Leaders should also put considerable time and thought into developing and executing their nurturing strategies. It is not just mentoring. It is not just listening to understand someone’s strengths and weaknesses. And it is not just counseling and consoling employees losing their way within organizations. It is a combination of all of this, every single day.

At the same time, successfully nurturing talent does not mean being overly sensitive or delicate in every engagement. Sometimes it will be necessary to deliver a little tough love (or tough nurturing) to nudge them in the right direction to become effective leaders themselves. This could involve delivering advice on leading internal stakeholders, giving critical feedback in a clear and concise way or encouraging employees to take leadership courses themselves to begin gaining that experience.

Boosting Productivity

There is an exuberant, infectious, and wonderful spirit permeating teams defined by strong leadership, a servant’s-heart approach and a sense of purpose. For instance, in Glassdoor’s 20 Best Places to Work in 2018 list, nearly every employee from top-ranked companies indicated they are energized working for companies investing in their careers, showing appreciation and giving them a voice.

As part of any leadership and nurturing strategy, therefore, it is important to consider ways to gauge employee engagement beyond issuing annual satisfaction surveys. It is also important to check in with top talent regularly, just as one would with a top customer or client. Leaders must show interest, monitor changes in employee attitude or behavior and do their best to keep their team members motivated, recognizing motivation is a key ingredient for high performance and productivity.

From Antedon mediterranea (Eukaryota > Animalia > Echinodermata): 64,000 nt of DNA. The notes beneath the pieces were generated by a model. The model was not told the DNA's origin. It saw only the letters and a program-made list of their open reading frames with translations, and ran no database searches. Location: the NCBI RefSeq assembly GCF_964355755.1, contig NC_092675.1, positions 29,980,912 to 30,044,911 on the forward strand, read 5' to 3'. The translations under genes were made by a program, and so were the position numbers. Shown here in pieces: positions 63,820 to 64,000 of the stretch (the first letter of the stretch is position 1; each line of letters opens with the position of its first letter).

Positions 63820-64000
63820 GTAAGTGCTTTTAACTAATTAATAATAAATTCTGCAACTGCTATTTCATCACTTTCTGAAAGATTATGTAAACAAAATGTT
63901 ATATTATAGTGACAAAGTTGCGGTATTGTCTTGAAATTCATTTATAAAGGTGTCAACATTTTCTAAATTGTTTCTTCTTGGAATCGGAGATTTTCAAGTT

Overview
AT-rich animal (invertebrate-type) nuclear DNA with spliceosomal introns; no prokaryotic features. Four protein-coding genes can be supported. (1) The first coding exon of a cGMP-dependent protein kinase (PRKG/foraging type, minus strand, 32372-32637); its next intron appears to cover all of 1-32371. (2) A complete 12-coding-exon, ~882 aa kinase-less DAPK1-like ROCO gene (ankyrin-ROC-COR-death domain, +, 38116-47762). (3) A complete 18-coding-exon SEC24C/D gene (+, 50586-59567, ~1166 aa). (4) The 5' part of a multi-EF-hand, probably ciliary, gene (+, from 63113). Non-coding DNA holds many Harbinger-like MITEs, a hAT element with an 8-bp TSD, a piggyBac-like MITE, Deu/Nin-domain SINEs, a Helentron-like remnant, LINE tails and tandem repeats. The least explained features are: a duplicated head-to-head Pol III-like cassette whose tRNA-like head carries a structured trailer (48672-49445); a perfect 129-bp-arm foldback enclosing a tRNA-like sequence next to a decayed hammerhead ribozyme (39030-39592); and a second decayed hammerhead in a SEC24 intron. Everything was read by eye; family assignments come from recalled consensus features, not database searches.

Driving Innovation

In addition to improving performance, leadership and nurturing can pave the way for increased critical thinking and innovation.

When you have a high-performing and cohesive team with a leader willing to nurture talent on-the-job, one of the major outcomes is trust. Such trust makes employees feel valued, needed and respected. Not to mention, it makes them unafraid to take calculated risks. Employees unburdened by the impending pressure of a helicopter manager are more willing to get creative and suggest ideas because they are given the room to experiment and even make an occasional mistake without punishment.

A classic mistake many entrepreneurs make is to assume innovation will always emerge from a small group of insiders, most likely company founders. Nothing could be further from the truth, because innovation depends on creativity. In fact, a Boston Consulting Group study suggests that increasing the diversity of leadership teams leads to more and better innovation and improved financial performance.

This does not mean you need to involve every employee in every creative process. However, as part of nurturing, varying the group of brain-stormers to keep every employee engaged can engender better collaboration and innovation and spur ideas which may not have emerged from a more homogenous group.

Many characteristics contribute to leadership. But in the future, the most entrepreneurial organizations will strike a strategic balance between leading a business down the road to success and creating new career paths for talented employees.